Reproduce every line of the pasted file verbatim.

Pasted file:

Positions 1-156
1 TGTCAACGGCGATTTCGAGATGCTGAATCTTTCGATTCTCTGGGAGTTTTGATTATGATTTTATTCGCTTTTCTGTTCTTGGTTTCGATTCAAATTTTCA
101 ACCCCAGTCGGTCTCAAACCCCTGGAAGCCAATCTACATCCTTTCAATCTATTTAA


Positions 1-156
1 TGTCAACGGCGATTTCGAGATGCTGAATCTTTCGATTCTCTGGGAGTTTTGATTATGATTTTATTCGCTTTTCTGTTCTTGGTTTCGATTCAAATTTTCA
101 ACCCCAGTCGGTCTCAAACCCCTGGAAGCCAATCTACATCCTTTCAATCTATTTAA